BOSTON (AP) -- The pilot killed in the crash of an F-15 jet this week in the remote Virginia mountains was a decorated combat veteran with 17 years of experience flying the planes, military officials in Massachusetts said Friday.
The pilot, Lt. Col. Morris "Moose" Fontenot Jr., joined the Massachusetts Air National Guard in February and had been serving with the 104th Fighter Wing as the inspector general and an F-15 instructor pilot.
Col. James Keefe, the fighter wing’s commander, said the death was announced "with a sense of profound sadness."
Fontenot was flying the single-seat plane to New Orleans for a radar system upgrade when he crashed Wednesday in western Virginia. Officials say he reported an in-flight emergency before losing radio contact. The cause of the crash remains under investigation.
Fontenot was a 1996 Air Force Academy graduate. Officials in Massachusetts said his active-duty career included deployments to the Middle East, and he earned honors including the Meritorious Service Medal.
More than 100 local, state and federal officials were involved in the search for the pilot before officials announced Thursday night they had found evidence he did not survive. Brig. Gen. Robert Brooks, Commander of the Massachusetts Air National Guard, said at a news conference in Deerfield, Virginia, that rescuers found evidence at the crash site that the pilot did not eject.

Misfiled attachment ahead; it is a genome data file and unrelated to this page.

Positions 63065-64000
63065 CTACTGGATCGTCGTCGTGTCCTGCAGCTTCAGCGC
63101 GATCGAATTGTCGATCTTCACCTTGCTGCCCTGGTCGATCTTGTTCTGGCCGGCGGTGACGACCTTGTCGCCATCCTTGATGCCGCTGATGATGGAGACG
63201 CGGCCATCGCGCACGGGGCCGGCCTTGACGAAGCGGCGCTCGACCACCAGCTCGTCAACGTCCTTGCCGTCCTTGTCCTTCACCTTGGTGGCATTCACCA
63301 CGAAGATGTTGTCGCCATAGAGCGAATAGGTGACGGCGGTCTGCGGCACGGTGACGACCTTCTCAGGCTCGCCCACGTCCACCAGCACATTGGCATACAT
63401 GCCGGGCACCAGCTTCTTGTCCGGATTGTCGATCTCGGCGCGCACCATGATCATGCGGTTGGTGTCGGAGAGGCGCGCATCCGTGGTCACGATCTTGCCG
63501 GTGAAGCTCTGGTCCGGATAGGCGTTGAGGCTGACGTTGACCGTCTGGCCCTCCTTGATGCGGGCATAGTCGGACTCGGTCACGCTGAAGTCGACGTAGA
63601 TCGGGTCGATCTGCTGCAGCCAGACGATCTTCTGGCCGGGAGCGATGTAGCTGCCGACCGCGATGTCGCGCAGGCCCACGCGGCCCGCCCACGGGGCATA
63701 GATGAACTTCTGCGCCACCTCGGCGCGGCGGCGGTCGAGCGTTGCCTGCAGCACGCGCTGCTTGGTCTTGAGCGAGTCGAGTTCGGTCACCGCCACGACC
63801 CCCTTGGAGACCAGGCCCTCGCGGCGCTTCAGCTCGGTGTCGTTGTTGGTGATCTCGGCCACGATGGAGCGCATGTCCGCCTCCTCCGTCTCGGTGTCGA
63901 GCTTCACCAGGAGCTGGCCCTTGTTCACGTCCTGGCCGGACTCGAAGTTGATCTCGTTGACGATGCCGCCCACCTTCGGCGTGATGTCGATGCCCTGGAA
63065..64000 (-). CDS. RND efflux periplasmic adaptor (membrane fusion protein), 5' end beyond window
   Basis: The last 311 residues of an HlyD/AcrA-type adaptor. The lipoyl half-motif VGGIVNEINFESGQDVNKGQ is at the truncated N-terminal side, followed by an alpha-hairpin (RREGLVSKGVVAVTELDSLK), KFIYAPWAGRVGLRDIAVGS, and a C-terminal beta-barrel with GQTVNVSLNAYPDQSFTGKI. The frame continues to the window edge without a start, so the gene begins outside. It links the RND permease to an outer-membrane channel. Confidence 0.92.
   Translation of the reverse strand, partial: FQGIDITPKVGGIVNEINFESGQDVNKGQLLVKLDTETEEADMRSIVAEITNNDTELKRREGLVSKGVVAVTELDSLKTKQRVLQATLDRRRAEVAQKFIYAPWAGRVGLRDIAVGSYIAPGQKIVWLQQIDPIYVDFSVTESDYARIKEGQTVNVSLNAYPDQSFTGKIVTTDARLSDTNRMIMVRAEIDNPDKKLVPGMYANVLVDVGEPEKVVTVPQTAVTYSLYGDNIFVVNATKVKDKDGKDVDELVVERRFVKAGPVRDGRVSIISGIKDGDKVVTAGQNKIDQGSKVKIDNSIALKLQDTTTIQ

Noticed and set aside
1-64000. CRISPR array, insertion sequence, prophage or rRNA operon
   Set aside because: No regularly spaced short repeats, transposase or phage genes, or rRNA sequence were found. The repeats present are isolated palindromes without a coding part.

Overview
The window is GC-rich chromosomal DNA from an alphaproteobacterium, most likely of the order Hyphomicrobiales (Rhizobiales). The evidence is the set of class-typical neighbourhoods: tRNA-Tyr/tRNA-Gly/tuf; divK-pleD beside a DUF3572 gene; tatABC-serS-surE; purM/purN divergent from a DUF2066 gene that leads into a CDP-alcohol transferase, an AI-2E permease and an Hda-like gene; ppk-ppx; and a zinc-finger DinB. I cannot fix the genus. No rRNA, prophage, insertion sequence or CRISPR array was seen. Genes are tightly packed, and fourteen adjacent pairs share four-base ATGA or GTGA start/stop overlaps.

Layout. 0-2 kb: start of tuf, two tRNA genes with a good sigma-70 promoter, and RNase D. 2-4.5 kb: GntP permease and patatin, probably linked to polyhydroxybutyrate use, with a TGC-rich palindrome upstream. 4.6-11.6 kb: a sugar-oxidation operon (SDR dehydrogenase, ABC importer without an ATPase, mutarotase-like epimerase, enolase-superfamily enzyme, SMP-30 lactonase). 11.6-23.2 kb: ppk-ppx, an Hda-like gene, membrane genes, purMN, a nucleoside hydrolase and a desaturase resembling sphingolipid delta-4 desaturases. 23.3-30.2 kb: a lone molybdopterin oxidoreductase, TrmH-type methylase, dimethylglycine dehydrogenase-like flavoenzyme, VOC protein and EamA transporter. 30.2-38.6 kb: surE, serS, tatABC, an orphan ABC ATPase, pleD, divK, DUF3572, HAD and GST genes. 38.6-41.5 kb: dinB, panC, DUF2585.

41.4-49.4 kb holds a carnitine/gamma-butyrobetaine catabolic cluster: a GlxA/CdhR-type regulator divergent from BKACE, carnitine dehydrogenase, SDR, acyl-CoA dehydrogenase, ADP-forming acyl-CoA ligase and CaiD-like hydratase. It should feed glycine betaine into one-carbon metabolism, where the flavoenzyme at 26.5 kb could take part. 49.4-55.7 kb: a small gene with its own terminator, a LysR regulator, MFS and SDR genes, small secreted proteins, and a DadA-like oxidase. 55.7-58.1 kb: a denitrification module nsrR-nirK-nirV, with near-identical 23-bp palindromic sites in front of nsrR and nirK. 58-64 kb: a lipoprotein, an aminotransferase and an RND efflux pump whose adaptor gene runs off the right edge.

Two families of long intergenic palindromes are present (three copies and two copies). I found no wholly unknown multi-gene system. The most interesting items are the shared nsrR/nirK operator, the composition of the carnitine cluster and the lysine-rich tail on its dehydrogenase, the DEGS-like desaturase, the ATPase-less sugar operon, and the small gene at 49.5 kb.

Brooks would not comment on whether the pilot’s remains had been found, saying only, "We bring every airman home.
The jet crash shook residents but caused no injuries on the ground. Investigators said the jet hit the ground at high speed, leaving a deep crater and a large debris field in a heavily wooded area adjacent to a mountain in the George Washington National Forest.
There were no munitions aboard at the time of the crash, Keefe said. The plane was flying at about 30,000 to 40,000 feet when the pilot reported the emergency, he said.
F-15s are maneuverable tactical fighters that can reach speeds as high as 1,875 mph, according to the Air Force website. The F-15C Eagle entered the Air Force inventory in 1979 and costs nearly $30 million, the website says. The Air Force has nearly 250 F-15s.
Several F-15s have crashed over the past few years in various states. In at least one, the pilot ejected safely. Causes included failure of a support structure for the jet and pilot error.
Associated Press writers Alan Suderman in Deerfield, Virginia; Michael Felberbaum in Richmond, Virginia; Brock Vergakis in Norfolk, Virginia; contributed to this report.